Flat White

Has the BBC's diversity push led to racism?

28 July 2022

10:00 AM

28 July 2022

10:00 AM

The British Broadcasting Corporation (BBC), the public-funded national broadcaster of the UK, has been wandering into territory many wouldn’t hesitate to call ‘racism’ if it were directed toward a different ethnic group, begging the question of why any right-thinking British person would want to pay the mandatory £159 annual TV fee to be besmirched, belittled, patronised, and disenfranchised.

One of many examples of this casual racism occurred when the English women’s football team, the Lionesses, gathered an impressive 8-0 victory against Norway in the Women’s EURO 2022. BBC presenter Eilidh Barbour said the following: 

‘[A]ll starting 11 players and the five substitutes that came on to the pitch were all white. And that does point towards a lack of diversity in the women’s game in England.’

Judging the value of players by the colour of their skin – or mentioning it at all – is something that would have been considered unacceptable ten years ago. It is also not a comment that the BBC directs toward other cultures. Has anyone at the BBC gone on the record demanding more ‘white’ people on the Indian cricket team? Or more people of Chinese descent on the Cameroon World Cup team?

The UK is a nation with a majority ‘white’ population – even though this is a simplistic view of the dozens of different ethnic identities contained within the UK. Having a team whose players reflect this is not statistically odd. But comments that suggest a team has no minority representation on purpose are far from true. The Lioness team has multiple players of minority status in the squad, it just so happened that none of them were selected to play in that game. This often happens for various reasons, such as injuries and ensuring adequate rest during a tournament. Many of them played in the next game, the quarterfinal match against Spain, in which the Lionesses won 2-1.

Humouring Barbour’s logic, why does the BBC not endlessly praise the UK for the clear statistical over-representation of minorities in the athletics field or on the basketball team that is not seen in other nations? 


The BBC should be the last to toss stones, given the state of their glass house. In the list of the top earners at the BBC, the first eleven are all white. One cannot help but be reminded of Queen Gertrude in Shakespeare’s Hamlet, who observed shrewdly that, ‘The lady doth protest too much, methinks.’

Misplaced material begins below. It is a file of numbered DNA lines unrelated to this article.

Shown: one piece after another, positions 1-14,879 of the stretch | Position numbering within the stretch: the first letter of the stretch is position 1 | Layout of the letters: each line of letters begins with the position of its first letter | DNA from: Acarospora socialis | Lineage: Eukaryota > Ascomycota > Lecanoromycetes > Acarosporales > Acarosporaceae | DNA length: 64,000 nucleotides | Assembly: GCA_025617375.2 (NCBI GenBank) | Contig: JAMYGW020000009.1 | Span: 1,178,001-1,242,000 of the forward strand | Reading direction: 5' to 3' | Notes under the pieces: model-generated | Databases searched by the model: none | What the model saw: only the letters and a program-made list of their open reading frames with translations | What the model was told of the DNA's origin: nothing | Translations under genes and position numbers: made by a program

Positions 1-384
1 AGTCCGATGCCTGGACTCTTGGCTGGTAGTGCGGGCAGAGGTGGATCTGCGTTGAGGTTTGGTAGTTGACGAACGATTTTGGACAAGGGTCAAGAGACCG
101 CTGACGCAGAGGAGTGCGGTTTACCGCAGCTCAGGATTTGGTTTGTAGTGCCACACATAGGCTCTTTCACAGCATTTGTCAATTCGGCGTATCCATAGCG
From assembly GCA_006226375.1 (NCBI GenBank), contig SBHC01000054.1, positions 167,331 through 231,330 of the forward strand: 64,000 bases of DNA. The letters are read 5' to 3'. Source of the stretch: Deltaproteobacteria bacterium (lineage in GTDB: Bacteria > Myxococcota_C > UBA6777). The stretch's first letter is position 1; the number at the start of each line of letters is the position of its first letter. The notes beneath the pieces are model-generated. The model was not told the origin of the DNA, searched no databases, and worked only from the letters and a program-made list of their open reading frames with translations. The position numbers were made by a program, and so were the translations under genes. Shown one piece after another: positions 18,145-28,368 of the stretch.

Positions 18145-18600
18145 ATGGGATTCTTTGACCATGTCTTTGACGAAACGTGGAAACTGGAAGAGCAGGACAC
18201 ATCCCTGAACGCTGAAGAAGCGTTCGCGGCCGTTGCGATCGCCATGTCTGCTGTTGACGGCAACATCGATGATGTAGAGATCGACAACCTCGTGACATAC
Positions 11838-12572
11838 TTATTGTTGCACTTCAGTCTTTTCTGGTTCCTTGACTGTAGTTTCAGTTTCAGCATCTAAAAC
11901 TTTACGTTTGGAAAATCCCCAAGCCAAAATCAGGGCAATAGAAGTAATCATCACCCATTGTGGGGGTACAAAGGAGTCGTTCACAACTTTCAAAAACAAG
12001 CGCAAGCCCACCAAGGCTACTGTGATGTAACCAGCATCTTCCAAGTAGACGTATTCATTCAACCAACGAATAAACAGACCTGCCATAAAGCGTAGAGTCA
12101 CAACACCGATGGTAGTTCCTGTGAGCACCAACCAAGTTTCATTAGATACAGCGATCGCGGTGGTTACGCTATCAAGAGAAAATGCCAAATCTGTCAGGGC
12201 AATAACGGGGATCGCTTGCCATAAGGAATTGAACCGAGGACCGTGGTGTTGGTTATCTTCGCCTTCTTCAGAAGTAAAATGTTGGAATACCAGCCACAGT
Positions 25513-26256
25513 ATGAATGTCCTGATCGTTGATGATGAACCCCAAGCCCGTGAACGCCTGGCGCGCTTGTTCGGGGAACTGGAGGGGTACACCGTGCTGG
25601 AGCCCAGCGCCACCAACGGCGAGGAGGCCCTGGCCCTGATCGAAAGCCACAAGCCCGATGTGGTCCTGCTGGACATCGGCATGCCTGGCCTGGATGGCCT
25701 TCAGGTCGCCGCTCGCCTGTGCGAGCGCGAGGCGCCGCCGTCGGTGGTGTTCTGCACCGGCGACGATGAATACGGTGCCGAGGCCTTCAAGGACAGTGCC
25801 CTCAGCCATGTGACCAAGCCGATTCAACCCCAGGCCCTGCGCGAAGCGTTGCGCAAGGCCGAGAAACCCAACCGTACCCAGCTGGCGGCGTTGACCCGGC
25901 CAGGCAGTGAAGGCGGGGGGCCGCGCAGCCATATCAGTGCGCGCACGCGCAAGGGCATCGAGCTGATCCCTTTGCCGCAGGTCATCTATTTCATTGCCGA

An anti-white culture has been stirring to life in the BBC. Instead of a civilised world blind to race and focused on the merits of an individual, in 2021, the BBC banned white people from applying for a trainee production management position in Glasgow. This is likely a part of the BBC’s preposterous diversity target plan, which includes a target of having 20 per cent Black, Asian, and ethnic minority staff.

As the Daily Mail said: ‘Positive discrimination is unlawful under the Equality Act 2010, but “positive action” is allowed for trainee and internship roles in areas where there is under-representation.’

Relabelling discrimination as ‘action’ doesn’t make it any less racist.

One can only be glad that whoever is running the BBC is not managing the Lionesses, who would have never made it to the quarter finals under that sort of race politics. One might also be inclined to ask the upper echelons of the BBC why they are not simply hiring competent staff instead of segregating applicants by skin pigmentation? Have you heard about that idea?

The BBC has long ceased to be a network that represents all people in the UK. It has narrowed its appeal along class lines and political opinion.

Brexit is an example of the BBC’s politicised coverage. During the Brexit referendum, the BBC was biased towards the Remain side. Of the 4,275 guests invited on the Today show between 2005 and 2015 to discuss the EU, only 132, a measly 3.2 per cent, were Brexiteers. The British public, nevertheless, voted to leave the EU with a slender but decisive majority, led by the working class. One can only imagine the size of the pro-Brexit majority had the BBC, and other media outlets, been impartial about the issue. 

The BBC has been in the headlines over cultural issues as well. In 2020, the BBC caused a public uproar when it tried to remove the lyrics from the popular patriotic songs Land of Hope and Glory and Rule, Britannia! from the annual Proms at the Royal Albert Hall. These songs are traditionally sung at the end of the Proms concerts, but the BBC deemed they may be too redolent of racism. They planned to drop the songs entirely, before offering a compromise, where the songs would only be performed by the orchestra. The attempt to accuse British culture of racism and then cancel it did not go down well. A YouGov poll found that 55 per cent opposed BBC’s intentions, with only 5 per cent agreeing that the songs should not be sung, and 16 per cent agreeing with BBC’s compromise.

Yet everyone in the UK, including those whom the BBC continuously affront with their hauteur, is taxed yearly to fund its lavish multi-billion pound budget, even if they never watch any BBC programs. Barely 5 per cent of young adults in the UK watch BBC live. The polls consistently show that the majority of adults think that the license fee is unfair or very unfair. One million people have opted to stop paying the license fee in 2019-20. 

If the national broadcaster is so happy to take the billions in public money and so ready to turn around and insult the integrity of the same taxpayers, they deserve to collapse in ruin.

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